Part 3: Information About Your Arrival in the United States

Only initial DACA applicants will need to complete Part 3. Renewal applicants should skip this section. Part 3 asks about your arrival in the United States and information about how and when you traveled to the United States.

Part 4: Criminal, National Security, and Public Safety Information

All applicants must complete Part 4, which asks you to answer questions about national security, and public safety concerns. You should answer all questions truthfully. Even if you have a criminal record, you may still be eligible for DACA status. Check out our article on applying for DACA with a criminal record for more information on which offenses disqualify you from DACA status.

Part 5: Statement, Certification, Signature, and Contact Information of the Applicant

In Part 5, you’ll need to sign and certify that the information provided on this USCIS form is accurate and true.

Part 6: Contact Information, Certification, and Signature of the Interpreter

If you have used an interpreter to help you complete the form, you must have your interpreter sign and provide all necessary contact information on Part 6.

Part 7: Contact Information, Declaration, and Signature of the Person Preparing this Request, if Other than the Applicant

If someone else prepared your request, such as an immigration lawyer, you must have that person complete Part 7 of the form.

Part 8: Additional Information

You should only complete Part 8 if you require additional space to answer any questions on the form.

What Supporting Documents Must You Send With Form I-821D?

The supporting documents you’ll need to send with Form I-821D depend on whether you are making an initial request for Deferred Action for Childhood Arrivals (DACA), or if you’re renewing your DACA status. You should provide photocopies of all documents you submit as evidence. You must have translated non-English documents into English. 

If you are applying for DACA for the first time, check out our guide on which specific supporting documents you’ll need to provide with your application.

New applicants will have to prepare extensive paperwork to provide evidence of their age and date of birth, documents proving arrival to the United States before their 16th birthday, documents proving continuous residence in the United States since June 15, 2007, documents proving your presence in the United States on June 15, 2012, documents proving your education (proof of high school attendance or the equivalent) or proving your military service (such as in the U.S. armed forces or coast guard), and more.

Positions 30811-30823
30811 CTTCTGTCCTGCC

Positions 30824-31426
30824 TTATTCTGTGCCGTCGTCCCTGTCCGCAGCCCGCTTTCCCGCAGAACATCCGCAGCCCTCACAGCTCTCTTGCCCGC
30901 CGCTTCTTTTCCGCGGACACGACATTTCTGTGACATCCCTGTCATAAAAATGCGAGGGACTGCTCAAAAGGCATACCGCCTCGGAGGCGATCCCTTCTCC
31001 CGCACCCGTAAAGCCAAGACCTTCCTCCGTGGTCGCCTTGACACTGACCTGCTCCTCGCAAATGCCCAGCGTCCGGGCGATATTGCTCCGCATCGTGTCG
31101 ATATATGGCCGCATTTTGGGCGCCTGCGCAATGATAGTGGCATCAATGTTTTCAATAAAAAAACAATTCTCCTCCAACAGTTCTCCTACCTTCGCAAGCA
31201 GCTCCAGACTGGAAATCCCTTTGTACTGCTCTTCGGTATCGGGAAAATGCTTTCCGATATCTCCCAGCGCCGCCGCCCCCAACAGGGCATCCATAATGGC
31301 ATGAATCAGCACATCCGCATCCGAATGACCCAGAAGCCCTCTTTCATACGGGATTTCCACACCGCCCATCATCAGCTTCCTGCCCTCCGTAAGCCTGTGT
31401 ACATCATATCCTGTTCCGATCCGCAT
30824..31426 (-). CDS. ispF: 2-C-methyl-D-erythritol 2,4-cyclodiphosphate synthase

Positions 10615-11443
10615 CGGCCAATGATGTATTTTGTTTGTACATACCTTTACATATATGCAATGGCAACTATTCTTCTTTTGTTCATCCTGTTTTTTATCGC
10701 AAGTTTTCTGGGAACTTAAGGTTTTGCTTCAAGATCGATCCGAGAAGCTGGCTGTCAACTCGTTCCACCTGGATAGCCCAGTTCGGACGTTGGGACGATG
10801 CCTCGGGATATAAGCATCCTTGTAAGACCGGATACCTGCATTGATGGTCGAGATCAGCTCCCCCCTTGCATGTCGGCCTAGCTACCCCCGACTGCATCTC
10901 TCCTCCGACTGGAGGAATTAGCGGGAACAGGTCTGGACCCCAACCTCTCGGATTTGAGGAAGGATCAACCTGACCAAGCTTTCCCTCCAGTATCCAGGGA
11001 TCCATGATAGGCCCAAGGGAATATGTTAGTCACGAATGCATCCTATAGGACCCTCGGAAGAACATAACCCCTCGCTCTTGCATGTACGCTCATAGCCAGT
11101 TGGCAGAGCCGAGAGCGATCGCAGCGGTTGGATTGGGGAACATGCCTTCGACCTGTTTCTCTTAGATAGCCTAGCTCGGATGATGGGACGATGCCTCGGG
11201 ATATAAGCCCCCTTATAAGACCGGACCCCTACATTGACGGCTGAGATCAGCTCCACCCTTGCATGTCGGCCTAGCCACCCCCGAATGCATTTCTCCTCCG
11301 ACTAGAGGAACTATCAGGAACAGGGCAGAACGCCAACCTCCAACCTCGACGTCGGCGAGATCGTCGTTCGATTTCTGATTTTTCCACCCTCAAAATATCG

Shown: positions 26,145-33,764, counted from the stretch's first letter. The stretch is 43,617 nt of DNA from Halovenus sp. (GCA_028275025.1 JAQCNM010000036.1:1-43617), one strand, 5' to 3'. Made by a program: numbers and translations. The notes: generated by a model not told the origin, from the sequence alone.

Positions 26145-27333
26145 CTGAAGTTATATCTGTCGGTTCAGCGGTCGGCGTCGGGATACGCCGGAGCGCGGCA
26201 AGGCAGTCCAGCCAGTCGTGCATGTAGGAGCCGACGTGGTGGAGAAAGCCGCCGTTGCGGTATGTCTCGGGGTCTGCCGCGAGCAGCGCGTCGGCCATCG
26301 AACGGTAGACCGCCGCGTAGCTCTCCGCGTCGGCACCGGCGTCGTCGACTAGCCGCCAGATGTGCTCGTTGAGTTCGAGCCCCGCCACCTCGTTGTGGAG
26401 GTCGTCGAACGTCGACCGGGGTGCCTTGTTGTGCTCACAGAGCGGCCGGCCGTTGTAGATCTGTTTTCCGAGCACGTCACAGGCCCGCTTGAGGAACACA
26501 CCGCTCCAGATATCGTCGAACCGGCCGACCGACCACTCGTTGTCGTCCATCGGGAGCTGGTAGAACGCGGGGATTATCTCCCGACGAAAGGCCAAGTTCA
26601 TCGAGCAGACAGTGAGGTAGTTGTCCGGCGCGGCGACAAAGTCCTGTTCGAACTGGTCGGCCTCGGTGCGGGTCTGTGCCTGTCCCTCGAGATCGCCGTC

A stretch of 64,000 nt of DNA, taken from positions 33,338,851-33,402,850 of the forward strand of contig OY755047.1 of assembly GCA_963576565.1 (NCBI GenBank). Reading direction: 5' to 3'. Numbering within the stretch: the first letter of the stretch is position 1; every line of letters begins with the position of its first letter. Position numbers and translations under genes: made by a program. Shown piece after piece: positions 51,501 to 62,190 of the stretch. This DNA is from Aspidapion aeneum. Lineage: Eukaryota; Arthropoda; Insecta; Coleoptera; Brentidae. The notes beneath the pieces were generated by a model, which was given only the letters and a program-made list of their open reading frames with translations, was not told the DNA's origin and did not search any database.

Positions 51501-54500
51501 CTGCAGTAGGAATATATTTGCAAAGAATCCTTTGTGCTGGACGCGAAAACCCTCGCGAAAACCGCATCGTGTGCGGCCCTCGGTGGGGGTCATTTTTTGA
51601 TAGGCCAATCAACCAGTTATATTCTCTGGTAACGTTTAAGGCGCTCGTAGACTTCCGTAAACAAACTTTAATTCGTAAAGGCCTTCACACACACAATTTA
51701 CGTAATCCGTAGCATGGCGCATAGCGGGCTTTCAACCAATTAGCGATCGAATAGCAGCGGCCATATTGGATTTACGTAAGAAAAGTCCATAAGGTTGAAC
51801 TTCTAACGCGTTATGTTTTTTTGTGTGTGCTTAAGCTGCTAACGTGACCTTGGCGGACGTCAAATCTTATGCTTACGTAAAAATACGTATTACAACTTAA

If your DACA status expiration date is approaching and you are applying to renew your status, the required evidence will depend on whether any of your form responses have changed. If nothing has changed, USCIS will contact you if they need additional evidence.

There are two specific cases in which USCIS will require additional evidence with this form:

  • At the present time, you are in exclusion, deportation, or removal proceedings. Note that if these proceedings are administratively closed, you won’t need to submit these documents.

  • You have committed a felony or misdemeanor.

If any of the above apply to you, be sure to submit evidence of these incidents in your renewal application package.

What Happens After Filing Form I-821D?

After you mail your Deferred Action for Childhood Arrivals (DACA) application, U.S. Citizenship and Immigration Services (USCIS) will check your form for completion. If your form is incomplete, they will send it back to you. USCIS may also request further information or evidence on your case through a Request for Evidence (RFE).

In some cases, they may request that you appear for an interview at a USCIS office or provide original copies of some documents you submitted. USCIS will return any original copies of these documents after they have reviewed them.

USCIS will review your complete application to decide on your case. Even if you satisfy the eligibility requirements for DACA status, USCIS may, for any reason, deny your DACA request. USCIS holds unreviewable discretion in DACA status determinations, which means that you cannot appeal its decisions on your application.